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This is supplemental material on the Knapsack assignment for

Discrete Optimization.

And so you remember the knapsack, right?

So, you had all these beautiful, very, very valuable artifacts and

you wanted to pick up the subset of them that you could put in your knapsack and

run away as quickly as possible.

Obviously, you want the highest value, but you also have the knapsack capacity.

That's the first assignment that you will have to solve in this class, okay?

And this is a formalization, very much the same thing as we saw in the lecture.

So, you have basically an item, for every one of these items, you have a value.

That's how much, the item is worth.

You have a weight, which is, the weight of the item.

And then obviously, the decision variables are going to be, for

every one of the items, whether you take it or not,

whether you put it in the knapsack or not, okay?

So, it's a maximization problem.

You maximize the value of the items that you will select.

The sum of these,

the weight of these items cannot exceed the capacity of the knapsack.

And for every one of the items, you have to decide whether you take it or

not, okay?

Very simple, right?

Now obviously, when you look at these things, you know that any particular

instance of that problem, we'll have to provide a set of input, okay?

Obviously, we have to know how many items, okay?

We have to know what is the capacity of the knapsack,

these are two constants, okay?

So, you see these two constants already, okay, here in the input data, okay?

So, we have the number of the item and the capacity of the knapsack, okay?

And n, K are the first two things that you will find in the input data file, okay?

And then afterwards, now you know how many items there are.

So, you would see a long list for every one of these items.

And for every one of them,

there will be two information that you need to give, okay?

The value of the item, which is going to be the first value there.

And then the second one is going to be the weight, okay?

So, your input file, okay, once again,

is going to tell you how many items there are, what is the capacity of the knapsack?

And then a long list and for everyone of the items, okay,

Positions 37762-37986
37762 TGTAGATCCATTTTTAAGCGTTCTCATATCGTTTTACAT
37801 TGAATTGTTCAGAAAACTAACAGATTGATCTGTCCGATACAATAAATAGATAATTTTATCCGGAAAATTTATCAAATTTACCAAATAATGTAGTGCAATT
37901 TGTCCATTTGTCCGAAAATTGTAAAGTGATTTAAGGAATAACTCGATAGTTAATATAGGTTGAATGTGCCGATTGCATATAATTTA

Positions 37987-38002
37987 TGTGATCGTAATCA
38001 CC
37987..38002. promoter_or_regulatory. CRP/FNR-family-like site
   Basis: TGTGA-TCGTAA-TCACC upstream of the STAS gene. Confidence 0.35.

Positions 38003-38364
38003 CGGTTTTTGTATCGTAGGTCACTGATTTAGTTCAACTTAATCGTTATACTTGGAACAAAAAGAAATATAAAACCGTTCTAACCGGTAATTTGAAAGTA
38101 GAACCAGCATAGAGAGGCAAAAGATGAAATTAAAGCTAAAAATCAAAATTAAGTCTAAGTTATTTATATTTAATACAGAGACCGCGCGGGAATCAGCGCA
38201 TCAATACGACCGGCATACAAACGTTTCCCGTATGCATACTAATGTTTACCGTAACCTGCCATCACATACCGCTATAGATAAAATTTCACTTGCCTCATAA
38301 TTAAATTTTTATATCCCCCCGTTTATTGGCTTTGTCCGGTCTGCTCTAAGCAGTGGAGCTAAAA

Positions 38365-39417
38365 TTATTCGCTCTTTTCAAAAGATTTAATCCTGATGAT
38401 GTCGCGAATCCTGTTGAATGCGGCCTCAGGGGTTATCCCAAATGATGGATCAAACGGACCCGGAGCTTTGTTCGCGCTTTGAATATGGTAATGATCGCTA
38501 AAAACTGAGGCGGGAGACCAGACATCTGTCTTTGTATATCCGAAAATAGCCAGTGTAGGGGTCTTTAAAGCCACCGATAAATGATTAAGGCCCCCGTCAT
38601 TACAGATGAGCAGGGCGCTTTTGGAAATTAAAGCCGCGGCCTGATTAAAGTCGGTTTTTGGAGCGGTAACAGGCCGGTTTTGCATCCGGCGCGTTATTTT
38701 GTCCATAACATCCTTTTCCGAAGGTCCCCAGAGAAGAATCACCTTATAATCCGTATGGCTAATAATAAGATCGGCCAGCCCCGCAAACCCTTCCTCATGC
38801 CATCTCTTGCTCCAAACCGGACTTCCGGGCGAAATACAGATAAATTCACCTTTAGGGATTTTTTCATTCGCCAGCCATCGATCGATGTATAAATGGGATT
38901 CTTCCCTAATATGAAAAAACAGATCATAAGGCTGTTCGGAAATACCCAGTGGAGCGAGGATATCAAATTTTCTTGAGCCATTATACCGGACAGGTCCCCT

there would be an entry in that list.

And it gives you two values, the value of the item and

then the weight of the item, okay?

So, that's the input, obviously, we would expect you to submit something, right?

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If you want a grade, okay, and essentially this is the format that we expect you for

this particular assignment, okay?

You're going to give the objective function, you're going to give a flag

which is opt and I'll come back to that in a moment but this is a 0, 1 value, okay?

And then you will basically output the solutions,

and in this particular case it's going to be a long list of 0 and 1s, okay?

Telling you whether this item has been selected in the solution or not, okay?

If we have n items, there will be n entries inside that list, okay?

So, this is a very particular example, okay?

So, what you see here, this is essentially,

a knapsack problem with four item, really challenging, right?

And the capacity of the knapsack is 11.

And then what you see in this list is the values and

the weights of every one of the item, okay?

So, the first one has value of 8 and a weight of 4 and

the second one has a value of 10 and a weight 5, okay?

And so this is an example of input data file, okay?

So, you can expect to a sum that will be a little bit longer than this one.

And, this is your output here.

You're basically saying, this is a solution which has a value of 19.

This is the sum of the value of all the items.

I have absolutely no clue whether this is optimal, that's why you put a 0 there.

This is this flag.

This flag is telling you, I don't know, if this is optimal,

I haven't proven it, okay?

If it's a 1, that means that, I have a proof that this is the optimal solution.

And then you see the particular solution here, okay?

The solution here is 0 0 1 1,

which basically means that I select item three and four.

If you look at item three and four, you see that the value is indeed 19, and

you see that the capacity is indeed 11, so this is a feasible solution.

Now, as I told you many times,

this is one these beautiful features of NP complete problem, okay?

I can check very quickly if what you submit is actually a solution, okay?

And obviously, I can very quickly compute the objective function, okay?

So, this is what I can always do when you are submitting an assignment, okay?

Now, how do you actually implement the assignment?

Remember, we talked about these two scripts, Python script, that we have.

The first one is the solver script,

which basically is the core of your assignment, okay?

So, what you will have is essentially the input and the output and

then in the middle, your solver, okay?

So, when we provide this script, we'll always have some code that

outputs a completely simple solution in general, okay?

And so the input is going to basically be this file here,

okay, giving you all the data that you need to compute it.

And basically the first lines here are basically parsing that input

data to output a very simple solution in the script we are giving you, okay?

Obviously, you will want to replay this simple solution with something which is

much more sophisticated.

And then the last part here,

what you're computing here, what you're outputting there, is basically the output.

And this output will have to have this format, okay?

So, this is the critical part here, okay, the output, sorry, the output here.